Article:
A couple of minor characters, indeed, steal the show; a red-headed ensign/sidekick who is an amusing doofus, and some sort of sailor played by Rihanna, who cusses and is tough.  Both these actors deserve our praise and future attention.  I honestly didn’t recognize Rihanna for a moment, until she had the benefit of some amazing lighting in a shot that looked accidentally designed to make her look gorgeous.  She too is better than she has to be.  I’m not saying she transcends the entire oeuvre of “semi-famous musicians who are plunked into small roles in big movies” but, frankly, she doesn’t suck.  She appears to have listened to the director and has some natural acting talent — and the courage to be restrained and moderately believable, rather than wearing three feet of eyelashes and a push-em-up.

The final third of the film is devoted to the type of activity I think of as “things blow up good”, which in this case is mostly sea-going vessels.  There is an amusing bit where the survivors of one sinking must commandeer a drydocked relic from WWII, complete with elderly sailors.  The aliens have technology that lets them blow things up decisively and manage to kill off Alexander Skarsgard at about the midpoint of Act II, but not before he manages to remove his shirt in an early scene (this is, after all, a summer blockbuster).  Taylor Kitsch survives, which is good, and does not manage to remove his shirt, which is bad.  Perhaps he felt his excellent physique was too much on view in John Carter earlier in the year.

I was interested in a bit of technology run by the aliens — a kind of spinning wheel of teeth that is projected onto an enemy vessel, or land-based installation, and simply rolls around at high speed crunching whatever is in its path into splinters.  It reminded me a little of Stephen King’s The Langoliers, but much more explosive.  I was also curious about a small point of their tech.  Numerous times during the film, alien tech looks at a screen, map or live input and puts a green line around non-threatening things and a red line around threatening ones.  The aliens in person then, for instance, slap the “red lined” rifle out of the “green lined” human’s hands, disarming him without killing him.  What I was wondering was, “why not just kill them?  Did you have a use for them later?”  And, perhaps less importantly, where did the aliens get the idea that green means safe and red means dangerous?  A little bit anthropocentric, to my mind.  And perhaps I am looking for logic where none need exist, because the film is perfectly enjoyable without the requirement of conscious thought.  Still, it did pique me a bit.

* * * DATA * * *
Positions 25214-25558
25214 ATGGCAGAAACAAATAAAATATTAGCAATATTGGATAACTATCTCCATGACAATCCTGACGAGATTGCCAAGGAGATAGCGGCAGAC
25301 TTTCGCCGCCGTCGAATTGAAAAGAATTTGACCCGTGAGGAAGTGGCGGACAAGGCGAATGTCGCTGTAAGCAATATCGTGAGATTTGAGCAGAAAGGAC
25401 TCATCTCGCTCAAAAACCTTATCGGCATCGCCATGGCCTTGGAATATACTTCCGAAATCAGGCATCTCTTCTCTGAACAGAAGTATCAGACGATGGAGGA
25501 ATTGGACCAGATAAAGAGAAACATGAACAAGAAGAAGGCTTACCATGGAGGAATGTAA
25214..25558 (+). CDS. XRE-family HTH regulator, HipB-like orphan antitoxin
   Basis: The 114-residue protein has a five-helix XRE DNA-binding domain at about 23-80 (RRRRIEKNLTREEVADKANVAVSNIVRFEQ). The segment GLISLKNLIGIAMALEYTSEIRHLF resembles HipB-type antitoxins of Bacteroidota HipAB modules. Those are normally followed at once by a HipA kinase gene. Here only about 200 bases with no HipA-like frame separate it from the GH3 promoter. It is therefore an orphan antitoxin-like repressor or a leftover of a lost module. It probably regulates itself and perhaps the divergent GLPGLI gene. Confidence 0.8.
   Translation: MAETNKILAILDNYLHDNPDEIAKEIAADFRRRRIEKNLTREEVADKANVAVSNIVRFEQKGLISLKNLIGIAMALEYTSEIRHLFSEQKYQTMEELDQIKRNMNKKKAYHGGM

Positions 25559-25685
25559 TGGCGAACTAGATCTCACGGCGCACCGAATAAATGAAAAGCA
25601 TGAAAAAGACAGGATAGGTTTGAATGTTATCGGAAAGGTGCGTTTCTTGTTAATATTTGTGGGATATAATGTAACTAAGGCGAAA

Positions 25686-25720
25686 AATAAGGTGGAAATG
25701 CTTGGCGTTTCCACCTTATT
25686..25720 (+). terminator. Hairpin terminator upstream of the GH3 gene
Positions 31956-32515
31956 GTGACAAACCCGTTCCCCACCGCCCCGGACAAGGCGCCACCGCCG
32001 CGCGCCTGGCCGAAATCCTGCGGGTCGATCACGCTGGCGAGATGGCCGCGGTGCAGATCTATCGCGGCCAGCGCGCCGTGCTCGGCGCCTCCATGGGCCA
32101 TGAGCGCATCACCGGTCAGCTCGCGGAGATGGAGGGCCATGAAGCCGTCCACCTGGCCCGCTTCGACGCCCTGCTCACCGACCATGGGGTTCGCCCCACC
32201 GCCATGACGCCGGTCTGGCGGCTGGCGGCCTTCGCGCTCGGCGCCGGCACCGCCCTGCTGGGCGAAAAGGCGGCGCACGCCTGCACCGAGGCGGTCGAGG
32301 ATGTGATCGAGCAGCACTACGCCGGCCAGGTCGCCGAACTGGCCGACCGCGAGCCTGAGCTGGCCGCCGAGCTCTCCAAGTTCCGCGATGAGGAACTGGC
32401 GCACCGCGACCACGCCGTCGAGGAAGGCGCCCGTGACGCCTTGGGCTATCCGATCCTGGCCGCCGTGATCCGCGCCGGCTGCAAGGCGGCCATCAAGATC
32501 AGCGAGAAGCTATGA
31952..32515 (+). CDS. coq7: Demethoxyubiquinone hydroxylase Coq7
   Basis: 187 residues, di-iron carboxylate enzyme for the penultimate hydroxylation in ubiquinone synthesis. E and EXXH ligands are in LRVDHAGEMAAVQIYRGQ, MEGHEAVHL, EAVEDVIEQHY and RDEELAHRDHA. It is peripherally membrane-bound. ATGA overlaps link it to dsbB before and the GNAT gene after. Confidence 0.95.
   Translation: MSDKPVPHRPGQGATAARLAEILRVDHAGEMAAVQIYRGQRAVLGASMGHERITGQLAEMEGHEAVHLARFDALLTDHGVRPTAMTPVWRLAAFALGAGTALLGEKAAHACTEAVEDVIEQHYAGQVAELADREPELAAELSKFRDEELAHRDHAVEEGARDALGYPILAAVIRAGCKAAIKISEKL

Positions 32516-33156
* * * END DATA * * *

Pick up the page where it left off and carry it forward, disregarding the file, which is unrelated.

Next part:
All things considered, I was very pleasantly surprised.  I felt I had received more than I’d signed up for and still had an enjoyable couple of hours.  Mind you, I was expecting absolute rubbish — I mean, come on, a movie based on a child’s board game.  I’m aware that cross-platforming from children’s consumer products/media into feature films doesn’t always work (Rocky & Bullwinkle, The Flintstones) and sometimes does (The Dark Knight, Watchmen).  This one, based on the most slender of threads, actually worked.  Go figure.  I expect this will be available in various forms of television by 2013 and, if you like this sort of thing, you will certainly like this one.

One thought on “Battleship (2012)

  1. […] Leap books, Babylon 5 novels, Indiana Jones adventures, and enough Star Trek novels to sink a Battleship — which also has its own movie tie-in novel. Frankly, the thought of a board game becoming a […]